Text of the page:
Updated from the April 23, 2016 original post
Surprisingly, there hasn’t been a ton of research on dental workers’ exposure to mercury – perhaps because the party line is that mercury amalgam is “safe.”
Of course, the American Dental Association’s “Dental Mercury Hygiene Recommendations” belie this, urging caution at all points in the process of handling amalgam.
And what research has been done clearly shows the damaging effects of occupational exposure to mercury. Even research published in their own journal supports this point – such as this study, which showed a “positive association” between occupational mercury exposure and tremor.
We’re certainly not lacking evidence that amalgam must be handled carefully. Yet there’s also plenty of evidence of dentists not taking it seriously. For instance, there was a report out of Ireland suggesting that despite assurances to the contrary, many dentists don’t even follow such basic safety measures like having amalgam separators in their operatories. Or consider the research of Pakistan’s Sustainable Development Policy Institute, which shows just how deadly the air in dental clinics can be.
It is evident from the data of 42 dental sites in 17 countries…that at most dental sites in many countries, including Pakistan, the indoor mercury vapors levels exceed far above the permissible limit recommended for safe physical and mental health. At these sites, public in general and the medical, paramedical staff and vulnerable population in particular, are at most serious risk to health resulting from exposure to toxic and hazardous mercury.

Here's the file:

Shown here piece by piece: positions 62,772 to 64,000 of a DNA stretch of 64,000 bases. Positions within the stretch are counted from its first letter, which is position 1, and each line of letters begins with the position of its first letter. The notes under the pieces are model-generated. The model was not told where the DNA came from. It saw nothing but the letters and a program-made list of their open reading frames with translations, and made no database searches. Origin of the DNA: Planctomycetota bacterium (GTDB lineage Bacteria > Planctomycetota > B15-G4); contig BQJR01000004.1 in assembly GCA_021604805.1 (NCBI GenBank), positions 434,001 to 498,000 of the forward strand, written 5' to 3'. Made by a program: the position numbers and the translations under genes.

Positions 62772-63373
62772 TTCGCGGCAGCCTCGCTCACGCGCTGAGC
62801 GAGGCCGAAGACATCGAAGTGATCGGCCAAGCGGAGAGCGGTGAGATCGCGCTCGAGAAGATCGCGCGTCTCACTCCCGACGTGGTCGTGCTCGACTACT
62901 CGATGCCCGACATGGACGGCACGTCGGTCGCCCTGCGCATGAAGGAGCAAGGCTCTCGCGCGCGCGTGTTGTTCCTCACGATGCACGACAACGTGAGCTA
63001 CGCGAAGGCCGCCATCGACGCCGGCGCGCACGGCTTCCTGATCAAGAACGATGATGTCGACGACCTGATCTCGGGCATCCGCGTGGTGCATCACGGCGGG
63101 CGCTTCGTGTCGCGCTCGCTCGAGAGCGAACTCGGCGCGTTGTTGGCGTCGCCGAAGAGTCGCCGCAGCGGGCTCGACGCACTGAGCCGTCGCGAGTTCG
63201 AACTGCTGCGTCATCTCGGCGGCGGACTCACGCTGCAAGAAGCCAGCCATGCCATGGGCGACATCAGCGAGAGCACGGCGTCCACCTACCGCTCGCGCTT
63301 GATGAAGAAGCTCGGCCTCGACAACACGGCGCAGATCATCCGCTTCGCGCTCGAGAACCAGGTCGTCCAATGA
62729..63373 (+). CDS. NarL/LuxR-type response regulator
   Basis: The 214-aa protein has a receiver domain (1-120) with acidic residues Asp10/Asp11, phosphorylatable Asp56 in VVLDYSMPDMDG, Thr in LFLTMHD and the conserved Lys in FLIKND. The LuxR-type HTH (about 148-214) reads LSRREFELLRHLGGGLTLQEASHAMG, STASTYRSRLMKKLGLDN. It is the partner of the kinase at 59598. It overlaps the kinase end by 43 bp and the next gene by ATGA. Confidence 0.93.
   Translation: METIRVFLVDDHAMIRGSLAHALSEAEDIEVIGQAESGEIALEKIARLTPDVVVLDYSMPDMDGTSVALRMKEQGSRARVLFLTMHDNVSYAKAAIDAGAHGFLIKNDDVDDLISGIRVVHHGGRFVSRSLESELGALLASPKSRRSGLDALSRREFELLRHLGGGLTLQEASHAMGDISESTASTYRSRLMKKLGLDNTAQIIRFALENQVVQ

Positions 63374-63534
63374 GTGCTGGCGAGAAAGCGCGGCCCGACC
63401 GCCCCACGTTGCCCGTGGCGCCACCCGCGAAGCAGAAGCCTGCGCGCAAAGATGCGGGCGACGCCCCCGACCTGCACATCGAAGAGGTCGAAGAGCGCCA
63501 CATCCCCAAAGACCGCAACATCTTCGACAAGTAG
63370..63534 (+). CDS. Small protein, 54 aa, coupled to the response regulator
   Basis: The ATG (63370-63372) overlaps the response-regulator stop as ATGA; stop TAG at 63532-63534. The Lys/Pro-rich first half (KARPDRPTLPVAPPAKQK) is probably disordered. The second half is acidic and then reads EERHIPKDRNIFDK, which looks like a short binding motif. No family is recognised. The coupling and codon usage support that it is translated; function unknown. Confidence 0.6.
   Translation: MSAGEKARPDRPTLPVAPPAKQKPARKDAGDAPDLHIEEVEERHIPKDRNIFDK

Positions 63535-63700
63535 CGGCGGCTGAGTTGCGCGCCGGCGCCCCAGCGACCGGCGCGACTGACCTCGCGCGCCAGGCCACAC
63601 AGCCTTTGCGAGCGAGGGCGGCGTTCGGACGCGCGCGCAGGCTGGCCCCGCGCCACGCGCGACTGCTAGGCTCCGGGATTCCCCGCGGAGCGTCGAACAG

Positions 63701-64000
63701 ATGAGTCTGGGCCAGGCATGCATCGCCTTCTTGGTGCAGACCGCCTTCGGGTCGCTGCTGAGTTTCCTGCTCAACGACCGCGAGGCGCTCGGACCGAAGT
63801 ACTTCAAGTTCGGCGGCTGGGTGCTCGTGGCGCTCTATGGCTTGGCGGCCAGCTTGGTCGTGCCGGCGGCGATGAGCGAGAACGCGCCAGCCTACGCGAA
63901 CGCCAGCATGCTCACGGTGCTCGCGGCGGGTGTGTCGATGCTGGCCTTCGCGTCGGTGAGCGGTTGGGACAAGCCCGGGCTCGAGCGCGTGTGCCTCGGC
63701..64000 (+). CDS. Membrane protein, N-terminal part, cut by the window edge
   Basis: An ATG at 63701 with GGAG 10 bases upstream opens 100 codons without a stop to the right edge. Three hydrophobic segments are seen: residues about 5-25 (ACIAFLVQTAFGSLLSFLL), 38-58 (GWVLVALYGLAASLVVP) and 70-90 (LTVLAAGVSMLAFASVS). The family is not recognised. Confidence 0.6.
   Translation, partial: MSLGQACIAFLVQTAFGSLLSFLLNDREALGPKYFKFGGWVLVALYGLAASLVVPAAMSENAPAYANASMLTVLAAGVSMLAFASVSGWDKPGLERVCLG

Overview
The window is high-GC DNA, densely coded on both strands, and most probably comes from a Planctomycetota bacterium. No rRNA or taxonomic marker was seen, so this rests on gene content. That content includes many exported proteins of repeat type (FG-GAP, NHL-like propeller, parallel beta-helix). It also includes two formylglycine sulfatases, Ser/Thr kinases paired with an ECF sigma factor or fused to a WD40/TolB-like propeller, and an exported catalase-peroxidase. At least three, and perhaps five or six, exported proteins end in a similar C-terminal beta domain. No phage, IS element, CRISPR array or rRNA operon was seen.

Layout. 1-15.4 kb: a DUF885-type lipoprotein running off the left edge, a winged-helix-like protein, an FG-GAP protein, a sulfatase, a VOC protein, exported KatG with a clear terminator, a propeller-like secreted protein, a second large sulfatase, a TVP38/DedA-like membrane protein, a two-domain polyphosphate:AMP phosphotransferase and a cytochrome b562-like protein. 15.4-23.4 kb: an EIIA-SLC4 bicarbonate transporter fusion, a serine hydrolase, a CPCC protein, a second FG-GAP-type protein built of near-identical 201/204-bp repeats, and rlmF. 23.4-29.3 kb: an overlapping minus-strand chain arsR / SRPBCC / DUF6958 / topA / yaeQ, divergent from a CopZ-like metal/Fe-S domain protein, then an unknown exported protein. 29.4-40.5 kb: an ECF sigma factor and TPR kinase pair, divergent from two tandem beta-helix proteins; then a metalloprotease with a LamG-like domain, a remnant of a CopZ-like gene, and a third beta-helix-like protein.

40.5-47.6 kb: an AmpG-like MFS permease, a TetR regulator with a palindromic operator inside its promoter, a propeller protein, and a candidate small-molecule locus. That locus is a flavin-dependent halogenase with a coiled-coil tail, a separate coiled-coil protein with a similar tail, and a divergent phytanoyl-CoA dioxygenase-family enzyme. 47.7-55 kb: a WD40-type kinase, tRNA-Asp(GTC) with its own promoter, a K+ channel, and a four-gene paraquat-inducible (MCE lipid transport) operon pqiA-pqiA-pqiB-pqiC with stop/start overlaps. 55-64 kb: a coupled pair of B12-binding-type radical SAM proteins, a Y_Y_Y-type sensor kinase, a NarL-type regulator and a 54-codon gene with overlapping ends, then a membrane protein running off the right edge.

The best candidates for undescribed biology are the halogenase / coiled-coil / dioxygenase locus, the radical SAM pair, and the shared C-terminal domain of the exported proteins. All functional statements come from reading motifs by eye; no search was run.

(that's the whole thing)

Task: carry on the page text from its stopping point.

But surely that can’t be the case here in the US, right?
Wrong. Here’s what the head of a Colorado firm that makes equipment to measure airborne mercury at industrial sites recently had to say about the situation here:
On numerous occasions, he said, he has detected mercury levels in dental offices that were two to three times the average workday exposure limit of 100 micrograms per cubic meter set by the Occupational Safety and Health Administration, but patients and the staff were wearing little or no protective equipment.
“I’ve seen in dental offices what would make these other offices have to shut down,” said [Alex] Hummell, CEO of Mercury Instruments USA Inc. “They would be closing their doors and getting respirators on.”
Instead, he said, “there are kids running around everywhere. It’s nuts. It’s the exact same toxin, and it’s being treated totally differently. Why is it being allowed to be so unregulated?”
Indeed. And more:
Several years ago, Hummell said, he set up a booth at a regional dental conference in Denver to demonstrate how his equipment could pick up rising mercury levels with a mere gentle brushing of a filling in an old tooth.
He said he also showed dentists an American Dental Association pamphlet urging them to periodically monitor their offices for mercury, a circular that mostly drew chuckles and ridicule from the dentists.
We wonder how much chuckling and ridicule there would be if they had to confront all the patients whose health and lives have been ruined by mercury toxicity from their amalgam fillings. How funny would it all seem if they had to face colleagues who were sickened by occupational exposures, more than a few of whom became too sick to practice at all?
Handling mercury amalgam is no laughing matter. Even after the material is completely phased out, we’ll still have to deal with it – in the many millions of mouths that already contain these fillings. For the sake of dental workers, patients, and our planet, the safe handling and disposal of mercury amalgam is a must.
Here’s how we protect ourselves and you in our office:
Why do we go to such lengths? Because it’s the right thing to do.
We will be taking a short break from blogging through Independence Day week. Regular posts will resume July 12.